To maximise these deductions, property investors often engage quantity surveyors to prepare a comprehensive depreciation schedule. This schedule outlines all the claimable items in the property and their respective depreciation rates, ensuring that the investor doesn’t miss out on any potential deductions.

Non-Tax Deductible Expenses

Certain expenses aren’t tax deductible or are viewed as capital or private in nature. These include the following:

  • Property purchase price
  • Stamp duty on purchase
  • Legal fees during purchase or sale
  • Pre-purchase  inspections 
  • Renovations (form part of the cost base, reducing the capital gain on the sale) 
  • Expenses for properties not available for rent
  • Expenses incurred when selling the property, such as legal fees, advertising and agent fees 
  • Pre-purchase expenses such as attending seminars to learn how to acquire more properties and the cost of reports obtained before purchasing the property 

Other Considerations When Claiming Investment Property Tax Deductions

Beyond knowing what deductions you can and can’t claim when you pay tax, there are a few other considerations you need to keep in mind when claiming tax deductions for your investment property. 

Documentation: Streamlining Tax Returns

With today’s technology, it is easy to capture and store most of your information electronically. So, make sure you have either old-style paper or electronic images of all receipts and invoices that might relate to a tax deduction. It makes evaluating the information and processing the return so much easier, taking less time to figure out your work-related expenses.

Audit Insurance

Audit insurance can be invaluable for managing costs linked to ATO audits. This tax-deductible insurance covers fees when liaising with the ATO.

Capital Gains Tax (CGT) Insights

With rising property values, many investors are reevaluating their portfolios. Whether subdividing land, transferring properties, or putting their properties on the market, understanding CGT implications is important because it can impact your bottom line. 

Capital gains tax (CGT) applies when you sell a property that’s not your primary residence. If you make a profit (a capital gain) from the sale, you’ll need to pay tax on that gain.

Proper planning can help minimise CGT and amplify return. The team at Property Tax Specialists can, among other things, help you do exactly that, including:

  • Minimising CGT through strategies like subdividing and selling or constructing rental properties
  • Navigating private arrangements, such as family-financed properties
  • Creative approaches to retain the main residence exemption
  • Strategies for pre-1985 properties, including maximising sales or holding onto valuable locations
  • Transferring properties when parents move to retirement homes
  • Accurate CGT calculations and maximising exemptions
  • Utilising the 50% CGT discount
  • Handling overseas properties, whether selling, buying, or using as a main residence
  • Guidance for non-residents on CGT and main residence exemptions
  • Establishing a property as a main residence for CGT benefits

Key Takeaways

  • While many expenses, such as property management, maintenance, and loan interests, are deductible, others, like purchase price and stamp duty, are not.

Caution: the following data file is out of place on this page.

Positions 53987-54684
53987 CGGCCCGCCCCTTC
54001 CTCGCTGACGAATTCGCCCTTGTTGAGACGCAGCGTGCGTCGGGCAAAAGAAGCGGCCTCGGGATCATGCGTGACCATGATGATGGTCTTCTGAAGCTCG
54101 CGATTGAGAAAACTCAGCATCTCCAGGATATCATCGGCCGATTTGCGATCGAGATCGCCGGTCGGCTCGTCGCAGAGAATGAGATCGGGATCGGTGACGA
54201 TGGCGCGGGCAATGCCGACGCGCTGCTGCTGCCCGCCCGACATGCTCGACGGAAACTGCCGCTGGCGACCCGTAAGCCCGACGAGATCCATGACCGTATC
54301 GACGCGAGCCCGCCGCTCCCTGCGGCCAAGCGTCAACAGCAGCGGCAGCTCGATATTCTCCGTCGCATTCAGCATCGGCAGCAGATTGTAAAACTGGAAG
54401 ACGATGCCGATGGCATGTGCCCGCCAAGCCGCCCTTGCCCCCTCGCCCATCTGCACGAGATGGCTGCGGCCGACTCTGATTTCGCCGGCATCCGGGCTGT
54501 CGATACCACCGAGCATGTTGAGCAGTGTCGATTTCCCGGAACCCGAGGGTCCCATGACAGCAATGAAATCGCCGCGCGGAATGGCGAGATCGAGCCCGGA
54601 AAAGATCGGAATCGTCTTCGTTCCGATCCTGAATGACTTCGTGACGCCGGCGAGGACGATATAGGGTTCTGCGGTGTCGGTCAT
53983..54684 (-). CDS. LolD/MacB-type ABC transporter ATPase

• Property investors can claim deductions for wear and tear over time, offering significant cash flow enhancements.
  • A thorough understanding of CGT is key for property investors, especially with fluctuating property values. Proper planning can minimise CGT and boost returns.

Tax planning should be an integral component of your overarching financial strategy. Collaborating with Property Tax Specialists can enrich your tax planning endeavours, ensuring you’re well-prepared come tax time.

Need Expert Advice on Your Property and Tax Decisions?

Let’s discuss your tax affairs, plans and strategies. From asset protection to capital gains, we’ve got you covered. Call us now!


Can I Claim Home Office Expenses Related to My Investment Property?

If you manage your investment property from a home office, you can claim certain expenses related to that space. 

Are Expenses Incurred Earning Interest Deductible?

Expenses directly related to earning interest, such as those from an income-producing asset like a rental property, can be deductible. However, interest on loans for personal use or non-income-producing assets is not deductible.

What Are Deductible Gift Recipients?

Deductible gift recipients (DGRs) are entities or funds that can receive tax-deductible gifts. While this is not directly related to property investment, if you make donations to DGRs, you can claim them as deductions in your personal tax return.

Can I Claim Travel Expenses Related to My Investment Property?

No, travel expenses directly related to your investment property, such as inspecting the property or meeting with tenants, are no longer deductible. Pre-purchase travel expenses, like travelling to inspect a potential property for purchase, are also not deductible.


Please note that every effort has been made to ensure that the information provided in this guide is accurate. You should note, however, that the information is intended as a guide only, providing an overview of general information available to property buyers and investors. This guide is not intended to be an exhaustive source of information and should not be seen as legal, tax, or investment advice. You should, where necessary, seek your own advice for any legal, tax, or investment issues raised in your affairs.